Review: Montucky Cold Snack

montucky

“The Unofficial Beer of Montana” is actually made in Wisconsin, but I doubt anyone’s checking the fine print in the Great White North.

What we have here is a lager as pale as the folks for whom it’s made, sold in 16 oz. cans emblazoned with a white horse and pastel mountains. Inside the can is nothing particularly noteworthy, though on a hot day or after sufficient exertion it will offer sufficient refreshment to pull you through til dinnertime. Both lightly sweet and malty, it’s a breakfast cereal in beer form, just chewy enough to come across as a touch heavier than a light beer.

The finish is fairly clean but unmemorable, though a beer like this clearly doesn’t have designs on overthrowing your favorite IPA or stout in your refrigerator. It’s picnic and party beer, built for summers by the pool or lake or what-have-you, the kind of places where beer in 16 oz. cans work really well.

4% abv.

B- / $8 per six-pack of 16 oz. cans / montuckycoldsnacks.com

Review: 2014 Gran Passione Rosso Veneto IGT

gran passioneA blend of 60% merlot and 40% corvina, this is a deep purple, wholly opaque wine with a pungency that you’ll find from wines like this — “apassimento” wines that are made from dried grapes, common in northern Italy. (Think Amarone, but on a much simpler scale.) The initial rush of fruit and florals — think strawberries and rose petals — quickly gives way to a sticky dried fruit notes, with notes of citrus juice and some sweet-tart dried fruit. The finish brings on some vinegar notes, but it does little to counteract the extreme sweetness, which really lingers on the palate for far too long.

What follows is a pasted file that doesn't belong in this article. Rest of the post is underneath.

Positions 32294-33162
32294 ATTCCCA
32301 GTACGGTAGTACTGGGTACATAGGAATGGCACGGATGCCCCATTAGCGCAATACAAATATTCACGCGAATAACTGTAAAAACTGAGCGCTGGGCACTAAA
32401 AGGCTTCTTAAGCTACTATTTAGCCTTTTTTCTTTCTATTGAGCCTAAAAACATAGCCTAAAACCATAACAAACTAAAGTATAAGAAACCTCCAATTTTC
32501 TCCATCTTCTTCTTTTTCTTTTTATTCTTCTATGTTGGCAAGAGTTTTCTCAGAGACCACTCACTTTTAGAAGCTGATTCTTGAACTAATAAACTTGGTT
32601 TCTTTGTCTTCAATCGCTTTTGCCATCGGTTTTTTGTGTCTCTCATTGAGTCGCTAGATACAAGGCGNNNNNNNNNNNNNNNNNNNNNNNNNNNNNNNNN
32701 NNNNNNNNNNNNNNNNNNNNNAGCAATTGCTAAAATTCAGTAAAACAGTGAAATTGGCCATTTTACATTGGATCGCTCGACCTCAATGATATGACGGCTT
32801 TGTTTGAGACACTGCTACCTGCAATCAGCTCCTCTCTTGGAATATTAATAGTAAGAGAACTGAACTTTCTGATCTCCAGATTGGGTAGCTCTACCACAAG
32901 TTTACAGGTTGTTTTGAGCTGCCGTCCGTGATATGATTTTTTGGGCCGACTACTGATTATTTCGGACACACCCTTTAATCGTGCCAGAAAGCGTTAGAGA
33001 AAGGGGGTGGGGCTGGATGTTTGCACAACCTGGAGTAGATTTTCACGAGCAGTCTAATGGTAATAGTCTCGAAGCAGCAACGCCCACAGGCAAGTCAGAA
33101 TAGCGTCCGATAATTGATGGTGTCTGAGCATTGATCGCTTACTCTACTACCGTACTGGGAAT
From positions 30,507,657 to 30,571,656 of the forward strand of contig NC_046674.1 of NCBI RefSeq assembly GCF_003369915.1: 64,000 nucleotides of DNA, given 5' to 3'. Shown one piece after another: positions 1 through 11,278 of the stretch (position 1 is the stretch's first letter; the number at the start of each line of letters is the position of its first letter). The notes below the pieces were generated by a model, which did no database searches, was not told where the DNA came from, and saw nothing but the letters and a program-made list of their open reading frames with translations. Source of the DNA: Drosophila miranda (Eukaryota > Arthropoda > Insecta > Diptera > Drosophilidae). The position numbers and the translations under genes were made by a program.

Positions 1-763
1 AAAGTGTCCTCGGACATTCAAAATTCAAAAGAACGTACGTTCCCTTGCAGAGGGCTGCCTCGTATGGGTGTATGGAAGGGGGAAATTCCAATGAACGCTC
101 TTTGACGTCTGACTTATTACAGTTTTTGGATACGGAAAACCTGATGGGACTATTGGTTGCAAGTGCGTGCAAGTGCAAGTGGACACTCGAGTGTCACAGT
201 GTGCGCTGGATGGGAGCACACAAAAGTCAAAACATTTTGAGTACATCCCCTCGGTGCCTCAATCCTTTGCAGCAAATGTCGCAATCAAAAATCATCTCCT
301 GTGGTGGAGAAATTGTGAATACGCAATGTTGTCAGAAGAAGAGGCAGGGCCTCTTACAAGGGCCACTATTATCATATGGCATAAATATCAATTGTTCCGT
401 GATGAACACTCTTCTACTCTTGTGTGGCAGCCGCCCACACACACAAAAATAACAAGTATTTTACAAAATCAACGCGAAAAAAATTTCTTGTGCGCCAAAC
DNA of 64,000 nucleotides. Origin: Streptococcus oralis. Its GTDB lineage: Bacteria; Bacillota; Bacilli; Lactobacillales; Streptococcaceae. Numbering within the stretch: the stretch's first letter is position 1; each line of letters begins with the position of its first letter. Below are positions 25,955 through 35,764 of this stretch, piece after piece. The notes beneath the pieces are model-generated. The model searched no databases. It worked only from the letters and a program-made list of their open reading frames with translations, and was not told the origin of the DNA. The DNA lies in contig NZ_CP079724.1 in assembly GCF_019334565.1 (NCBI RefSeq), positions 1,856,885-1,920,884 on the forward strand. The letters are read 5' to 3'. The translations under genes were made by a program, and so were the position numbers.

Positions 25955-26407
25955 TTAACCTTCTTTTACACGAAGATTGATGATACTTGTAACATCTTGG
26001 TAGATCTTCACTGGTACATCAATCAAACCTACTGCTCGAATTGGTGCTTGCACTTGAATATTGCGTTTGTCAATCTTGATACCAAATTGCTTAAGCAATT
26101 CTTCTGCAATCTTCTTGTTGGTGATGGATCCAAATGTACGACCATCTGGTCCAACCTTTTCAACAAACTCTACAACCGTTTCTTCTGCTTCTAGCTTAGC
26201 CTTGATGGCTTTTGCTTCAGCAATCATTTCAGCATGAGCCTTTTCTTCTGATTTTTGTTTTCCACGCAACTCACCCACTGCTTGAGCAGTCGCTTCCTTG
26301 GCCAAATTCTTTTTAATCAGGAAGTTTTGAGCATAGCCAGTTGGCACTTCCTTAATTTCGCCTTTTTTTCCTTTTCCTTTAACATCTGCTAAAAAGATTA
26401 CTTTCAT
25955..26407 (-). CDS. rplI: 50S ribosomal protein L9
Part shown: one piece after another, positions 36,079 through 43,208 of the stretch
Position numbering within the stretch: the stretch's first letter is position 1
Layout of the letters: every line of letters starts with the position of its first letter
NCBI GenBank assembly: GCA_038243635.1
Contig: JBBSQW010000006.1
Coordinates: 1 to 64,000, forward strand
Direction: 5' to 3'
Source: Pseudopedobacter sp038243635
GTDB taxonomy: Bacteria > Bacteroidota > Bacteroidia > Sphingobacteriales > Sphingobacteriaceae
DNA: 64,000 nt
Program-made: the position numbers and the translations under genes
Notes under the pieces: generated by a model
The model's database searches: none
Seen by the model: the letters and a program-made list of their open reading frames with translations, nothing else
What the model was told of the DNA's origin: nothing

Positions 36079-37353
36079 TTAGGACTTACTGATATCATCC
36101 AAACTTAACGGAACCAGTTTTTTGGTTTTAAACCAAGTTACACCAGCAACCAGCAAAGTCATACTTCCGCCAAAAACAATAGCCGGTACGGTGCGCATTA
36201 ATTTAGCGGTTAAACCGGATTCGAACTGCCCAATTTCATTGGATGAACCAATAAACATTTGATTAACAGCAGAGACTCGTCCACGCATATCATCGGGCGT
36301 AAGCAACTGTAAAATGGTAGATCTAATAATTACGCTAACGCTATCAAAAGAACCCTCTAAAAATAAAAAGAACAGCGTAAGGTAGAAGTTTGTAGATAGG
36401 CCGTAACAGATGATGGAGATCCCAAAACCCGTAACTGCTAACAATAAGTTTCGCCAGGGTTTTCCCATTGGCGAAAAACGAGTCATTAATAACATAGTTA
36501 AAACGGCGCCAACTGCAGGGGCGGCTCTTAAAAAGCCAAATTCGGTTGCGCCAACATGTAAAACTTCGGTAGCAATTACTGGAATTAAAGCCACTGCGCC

I love Amarone and other apassimento wines, but this one feels a bit too immature for prime time.

B- / $12 / winesellersltd.com

Review: Wines of Rodney Strong, 2016 Releases

2013-rodney-strong-chardonnay-sonoma-bottle-72dpiThree new affordable releases from Rodney Strong, all from the Sonoma County range. Let’s give them a spin.

2014 Rodney Strong Chardonnay Sonoma County – Bright and fruity, this is an apple- and pear-focused wine that laces modest (but not overwhelming) vanilla and caramel notes into an otherwise fruit-forward experience. Uncomplicated, but super friendly for everyday drinking. B+ / $10

2013 Rodney Strong Merlot Sonoma County – A workmanlike merlot, with cocoa powder and cassis notes, plus a somewhat herbal finish. Densely fruity at first, it settles into a groove after a bit to pair at least reasonably well with heartier dishes. On its own, a somewhat bittersweet note tends to dull the finish. B- / $13